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SEO in 2014 - an update

SEO in 2014 - an update

May 27, 2014 by Jon Payne

SEO in 2014 - an update/ SEO orange, black and white diceThe world of search engine optimisation (SEO) has changed. Websites that tried to trick Google are now reaping what they have sown, with disastrous results. Instead of getting lots of traffic and making lots of sales, their SEO tactics have led to the exact opposite result. No traffic and no sales.

The sad thing is that the owners of these websites often had no idea what their SEO agency was up to. The owners were offered “No.1 ranking” in return for cash, and simply handed the money over.

Typically that cash was used to pay ‘link farms’, based abroad. These are the bad boys of the SEO world. Many of them use automated systems to ‘scrape’ content from respectable sites such as the Marketing Donut and upload it onto a series of new sites. They then sell links from these new sites, to boost the ranking of whichever web pages those links go to.

But Google algorithms are always getting smarter. And Google also has a small army of humans who search out and penalise such ‘black hat’ SEO practices. Well known websites such as Interflora and Halifax — and more recently the law firm Irwin Mitchell — have found themselves removed from the Google rankings. In 2013 Interflora only reappeared in the rankings once the company had already missed out on millions of pounds worth of flower sales over the crucial Mother’s Day period.

Noisy Little Monkey has been brought in to sort out several such messes and in one case we found no fewer than three million spammy links in place — none of which the website owners knew about, as they had simply trusted the SEO agency to get on with improving the rankings.

Google eventually has to reinstate big brands such as Interflora, as so many people search specifically for the brand name and Google has to serve its users. But the same is not true of a small business. In some cases you cannot even re-use your old content on a completely new website, as Google treats it as the same website that was given the penalty previously. At this point businesses are better off jettisoning their website and starting afresh with a new URL and new content.

Follow the guidelines

All of which is irrelevant if you have always followed the guidelines that Google publishes. These guidelines can be summarised in two words: Don’t cheat. If you do anything that is not ‘natural’, it is probably cheating. Paid-for advertorial that has a link back to your website is cheating, as that link would not be there unless you had paid for it. So if you want to do advertorials, make sure that any links in the content are ‘no-follow’ links.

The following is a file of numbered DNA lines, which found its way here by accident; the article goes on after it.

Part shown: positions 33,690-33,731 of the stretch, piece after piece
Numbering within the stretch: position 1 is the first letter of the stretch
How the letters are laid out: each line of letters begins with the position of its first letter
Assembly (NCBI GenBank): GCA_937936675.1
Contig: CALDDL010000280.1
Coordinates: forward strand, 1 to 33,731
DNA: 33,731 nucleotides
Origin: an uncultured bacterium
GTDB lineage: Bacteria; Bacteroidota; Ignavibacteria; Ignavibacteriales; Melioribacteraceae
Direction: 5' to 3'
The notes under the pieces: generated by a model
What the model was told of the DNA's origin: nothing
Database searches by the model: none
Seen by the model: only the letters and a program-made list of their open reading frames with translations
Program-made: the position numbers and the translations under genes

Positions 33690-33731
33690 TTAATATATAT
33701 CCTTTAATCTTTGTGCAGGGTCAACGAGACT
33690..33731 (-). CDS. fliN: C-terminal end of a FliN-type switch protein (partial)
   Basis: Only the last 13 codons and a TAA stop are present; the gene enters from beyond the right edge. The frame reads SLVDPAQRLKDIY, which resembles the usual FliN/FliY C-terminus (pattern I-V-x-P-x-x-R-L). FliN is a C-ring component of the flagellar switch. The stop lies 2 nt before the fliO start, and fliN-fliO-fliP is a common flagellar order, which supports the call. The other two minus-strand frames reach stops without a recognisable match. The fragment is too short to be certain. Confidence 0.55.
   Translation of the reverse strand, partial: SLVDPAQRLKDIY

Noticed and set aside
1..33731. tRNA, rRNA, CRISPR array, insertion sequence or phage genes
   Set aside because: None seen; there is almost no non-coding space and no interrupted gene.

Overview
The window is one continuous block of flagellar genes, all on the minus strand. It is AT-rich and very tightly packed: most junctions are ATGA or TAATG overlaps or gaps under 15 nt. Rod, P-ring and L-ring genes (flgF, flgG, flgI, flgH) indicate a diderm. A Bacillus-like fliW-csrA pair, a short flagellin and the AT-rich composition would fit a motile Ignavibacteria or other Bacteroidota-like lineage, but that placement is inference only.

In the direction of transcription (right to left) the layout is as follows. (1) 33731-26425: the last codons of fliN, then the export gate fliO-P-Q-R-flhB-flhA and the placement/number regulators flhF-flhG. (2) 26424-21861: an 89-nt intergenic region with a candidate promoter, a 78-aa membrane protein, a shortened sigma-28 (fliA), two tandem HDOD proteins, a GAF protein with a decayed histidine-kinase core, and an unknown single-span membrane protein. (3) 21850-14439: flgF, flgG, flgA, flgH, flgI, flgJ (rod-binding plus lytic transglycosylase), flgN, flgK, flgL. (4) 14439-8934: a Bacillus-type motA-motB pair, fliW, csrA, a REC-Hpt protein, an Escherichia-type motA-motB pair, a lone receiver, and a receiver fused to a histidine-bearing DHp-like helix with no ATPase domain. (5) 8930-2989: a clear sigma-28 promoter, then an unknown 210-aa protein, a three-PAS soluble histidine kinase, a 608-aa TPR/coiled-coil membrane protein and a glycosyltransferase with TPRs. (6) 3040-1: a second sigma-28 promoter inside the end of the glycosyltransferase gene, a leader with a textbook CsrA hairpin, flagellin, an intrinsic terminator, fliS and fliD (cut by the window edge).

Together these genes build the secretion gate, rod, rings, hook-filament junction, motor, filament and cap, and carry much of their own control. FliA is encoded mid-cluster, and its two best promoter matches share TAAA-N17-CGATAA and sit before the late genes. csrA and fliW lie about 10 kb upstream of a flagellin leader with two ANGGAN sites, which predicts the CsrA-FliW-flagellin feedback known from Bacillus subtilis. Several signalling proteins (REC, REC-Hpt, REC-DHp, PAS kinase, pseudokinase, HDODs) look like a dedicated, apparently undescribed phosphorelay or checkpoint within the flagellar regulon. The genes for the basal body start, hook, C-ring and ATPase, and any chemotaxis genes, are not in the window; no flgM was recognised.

And we can all recognise a spammy link when we see one. For example, those annoying website comments: Great post! Paul Paul’s Office Furniture [with an optimised link to a page on Paul’s furniture website]. Unless the comment and the link are contributing to the discussion, the purpose of such comments is as obvious to Google as it is to the rest of us. ‘Low value’ links like this will not help your website’s rankings at all.

Proper SEO in has always been about optimising each page. The easy wins are the same as they have always been. Choose one or two key phrases that you want a page to rank for. Mark up the HTML carefully. Optimise the page title of each page. Make full use of high quality online directories such as Google+ Local, Yell and maybe your local chamber of commerce (ie those directories that people use to find things) and make sure that your contact details are identical, including even the spaces in your phone number — which ideally should have a local code and not an 0845 code.

Above all, you need to have high quality content, because that is what Google and the other search engines are all about. Put yourself in Google’s shoes. If someone searches for ‘Solicitor in Bristol’, there may be 50 firms to choose from. Which one would you rank at the top? It would be the site that has traffic, that visitors spend time on, and that people link to and mention in blogs and in social media — all of which adds up to a winning digital footprint. It would not be a site that people arrive at and then quickly leave.

Finally, if you are using an SEO agency, make sure you know what they are doing. Google Webmaster Tools is free and is easy to use. If nothing else, just look in the messages section. Any really bad news from Google about your website will be in there.

  • Jon Payne is a delinquent from Bristol who founded Noisy Little Monkey, the digital marketing agency specialising in search and social.

 

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